An exclusive poll for ITV News Tyne Tees that was carried out with ComRes has revealed that more than half of North East residents would like more decision making powers following the prospect of further power being given to Scotland.
Scotland has said no to independence, rejecting the Yes campaign's vision to break away from the UK.
45% of people voted yes but 55% said no. Scotland's First Minister Alex Salmond has announced he is resigning. He will step down in November.
But what does the result mean for us, in the North East of England?
David Cameron has already promised more say for the English regions and today there has been a clamour of calls for the North East to have far greater control of its own affairs. We will be looking at that in more detail in a moment.
ITV Political Correspondent Paul Brand looks at the reaction in Westminster, and what happens next:
As we take in the political implications of the referendum result, the North East business community is assessing the economic impact on our region.
Overall, firms say the No vote provides much needed stability, but there are still questions to be answered about the road ahead.
Helen Ford examines the reaction of the North East economy:
A Sunderland man who set a North Sea ferry on fire while smoking cannabis in his cabin has been jailed for 11 years.
Several passengers had to be airlifted to hospital as the ship was forced to turn back to North Shields on its way to Holland in December 2013.
Sentencing him to 11 years in jail, Judge James Goss QC said it was a "spectacular piece of recklessness" that carried the highest culpability.
Gregg Easteal reports:
Aside from the economic and political arguments, nowhere in the North East region has been more aware of the implications of the referendum result than the town of Berwick in the far north of Northumberland.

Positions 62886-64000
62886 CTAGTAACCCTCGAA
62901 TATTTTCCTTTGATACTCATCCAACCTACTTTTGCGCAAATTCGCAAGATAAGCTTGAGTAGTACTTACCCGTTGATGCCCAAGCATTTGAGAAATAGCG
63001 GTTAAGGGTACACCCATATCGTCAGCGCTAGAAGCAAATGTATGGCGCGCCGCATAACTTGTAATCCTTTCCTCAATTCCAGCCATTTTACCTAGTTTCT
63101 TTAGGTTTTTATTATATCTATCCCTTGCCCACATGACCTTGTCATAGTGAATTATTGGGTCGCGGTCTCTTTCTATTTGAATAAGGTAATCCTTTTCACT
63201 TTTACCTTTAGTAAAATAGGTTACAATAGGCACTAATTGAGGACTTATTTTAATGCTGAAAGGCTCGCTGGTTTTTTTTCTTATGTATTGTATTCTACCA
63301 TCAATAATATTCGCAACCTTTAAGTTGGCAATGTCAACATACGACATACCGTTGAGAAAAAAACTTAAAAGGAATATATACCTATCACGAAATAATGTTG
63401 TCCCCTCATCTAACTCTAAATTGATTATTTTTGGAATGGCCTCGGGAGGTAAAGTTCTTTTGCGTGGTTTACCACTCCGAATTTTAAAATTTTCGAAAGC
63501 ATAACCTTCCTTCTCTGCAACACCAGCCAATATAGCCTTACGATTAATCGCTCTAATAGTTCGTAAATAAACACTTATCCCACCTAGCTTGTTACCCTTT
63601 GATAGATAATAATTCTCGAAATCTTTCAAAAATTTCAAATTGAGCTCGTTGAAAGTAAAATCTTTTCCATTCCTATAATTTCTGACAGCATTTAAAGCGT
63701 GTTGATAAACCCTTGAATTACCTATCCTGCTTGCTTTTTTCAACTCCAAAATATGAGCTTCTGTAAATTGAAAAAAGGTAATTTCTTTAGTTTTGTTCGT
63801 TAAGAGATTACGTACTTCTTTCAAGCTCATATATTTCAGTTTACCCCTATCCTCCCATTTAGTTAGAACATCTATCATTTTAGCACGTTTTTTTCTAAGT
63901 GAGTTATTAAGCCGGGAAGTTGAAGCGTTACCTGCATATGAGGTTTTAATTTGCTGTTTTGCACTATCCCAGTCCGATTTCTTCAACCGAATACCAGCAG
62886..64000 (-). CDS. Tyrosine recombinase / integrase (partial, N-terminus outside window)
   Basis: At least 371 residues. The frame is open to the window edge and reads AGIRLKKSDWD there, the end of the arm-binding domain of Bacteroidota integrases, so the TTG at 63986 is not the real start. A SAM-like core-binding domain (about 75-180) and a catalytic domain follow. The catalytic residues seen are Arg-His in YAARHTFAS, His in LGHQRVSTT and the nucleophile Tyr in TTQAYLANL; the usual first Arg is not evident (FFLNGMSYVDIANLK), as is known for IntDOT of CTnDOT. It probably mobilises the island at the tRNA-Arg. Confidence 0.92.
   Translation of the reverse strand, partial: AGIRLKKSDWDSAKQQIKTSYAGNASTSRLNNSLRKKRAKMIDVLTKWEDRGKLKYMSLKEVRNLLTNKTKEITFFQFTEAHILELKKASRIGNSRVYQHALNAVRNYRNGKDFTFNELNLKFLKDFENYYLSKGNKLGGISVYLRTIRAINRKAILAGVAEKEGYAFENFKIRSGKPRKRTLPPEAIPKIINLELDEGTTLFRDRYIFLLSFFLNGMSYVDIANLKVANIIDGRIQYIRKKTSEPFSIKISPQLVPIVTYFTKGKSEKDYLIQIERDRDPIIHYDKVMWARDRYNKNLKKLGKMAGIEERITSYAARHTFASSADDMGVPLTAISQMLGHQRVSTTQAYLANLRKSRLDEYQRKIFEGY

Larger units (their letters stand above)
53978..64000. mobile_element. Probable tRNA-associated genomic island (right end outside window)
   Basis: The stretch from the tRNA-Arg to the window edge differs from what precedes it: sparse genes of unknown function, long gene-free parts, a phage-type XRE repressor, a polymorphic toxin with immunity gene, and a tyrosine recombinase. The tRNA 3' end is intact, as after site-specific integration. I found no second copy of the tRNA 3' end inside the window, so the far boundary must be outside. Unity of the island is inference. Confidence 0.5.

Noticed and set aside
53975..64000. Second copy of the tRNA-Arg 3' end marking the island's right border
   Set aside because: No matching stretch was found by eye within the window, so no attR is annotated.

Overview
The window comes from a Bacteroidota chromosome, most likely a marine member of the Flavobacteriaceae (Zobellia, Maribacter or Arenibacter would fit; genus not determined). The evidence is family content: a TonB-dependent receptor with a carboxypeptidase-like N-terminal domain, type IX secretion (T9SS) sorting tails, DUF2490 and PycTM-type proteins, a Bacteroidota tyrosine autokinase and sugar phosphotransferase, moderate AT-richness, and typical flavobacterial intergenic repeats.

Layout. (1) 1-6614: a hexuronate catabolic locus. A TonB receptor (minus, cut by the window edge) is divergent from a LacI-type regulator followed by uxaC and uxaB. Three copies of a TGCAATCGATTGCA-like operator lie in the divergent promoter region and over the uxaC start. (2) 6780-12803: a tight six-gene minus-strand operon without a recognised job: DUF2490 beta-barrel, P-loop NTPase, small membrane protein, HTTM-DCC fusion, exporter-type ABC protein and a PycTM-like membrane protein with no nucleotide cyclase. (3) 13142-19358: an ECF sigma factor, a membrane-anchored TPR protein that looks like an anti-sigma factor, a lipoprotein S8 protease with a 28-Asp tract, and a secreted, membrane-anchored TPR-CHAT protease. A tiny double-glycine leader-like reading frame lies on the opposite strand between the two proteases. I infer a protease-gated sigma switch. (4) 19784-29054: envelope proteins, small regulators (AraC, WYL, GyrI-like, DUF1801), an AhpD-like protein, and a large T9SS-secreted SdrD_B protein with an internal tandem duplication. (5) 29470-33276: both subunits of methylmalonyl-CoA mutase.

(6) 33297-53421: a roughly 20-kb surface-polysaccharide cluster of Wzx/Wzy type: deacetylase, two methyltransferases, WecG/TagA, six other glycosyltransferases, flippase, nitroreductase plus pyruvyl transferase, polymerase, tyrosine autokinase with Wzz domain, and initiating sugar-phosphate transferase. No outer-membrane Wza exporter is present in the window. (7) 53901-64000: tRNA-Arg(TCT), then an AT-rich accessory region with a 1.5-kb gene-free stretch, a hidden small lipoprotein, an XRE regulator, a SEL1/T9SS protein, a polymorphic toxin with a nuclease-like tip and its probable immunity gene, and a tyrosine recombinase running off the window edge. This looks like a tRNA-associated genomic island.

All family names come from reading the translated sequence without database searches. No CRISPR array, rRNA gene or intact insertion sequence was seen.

Kenny Toal has spent the day there, following Scotland's decision to reject independence:
Further devolution in Scotland without similar powers for the North East could be bad for business, according to one of the region's leading business figures.
Fergus Trim, Development Director at Quorum Development Partners, said: "If we can mirror what's being offered in Scotland and take more control of the economy here, then that will be positive for us."
Nicola Sturgeon has said that in the aftermath of Alex Salmond's resignation as First Minister, it would be a "privilege..to seek to lead the Party."
Deputy First Minister Nicola Sturgeon has paid tribute to Alex Salmond, after he announced he would be leaving his post in the wake of the independence referendum rejection.
In a full statement on her website, she praised Salmond's achievements whilst in office as "second to none."
Nicola Sturgeon also said that the personal debt she owed him was "immeasurable."
Alex Salmond was pictured looking disappointed in the early hours of this morning after results started to point towards a victory for the No campaign.
Scotland's First Minister was shown being driven through a side entrance to a private plane at Aberdeen Airport.
Early results and final polling had indicated that Scottish voters were most likely to have rejected independence in yesterday's vote - perhaps explaining the apparent dejection on Salmond's face.
Alex Salmond today said he would be standing down as Scotland's First Minister and Scottish National Party leader after voters in Scotland rejected independence in an historic referendum.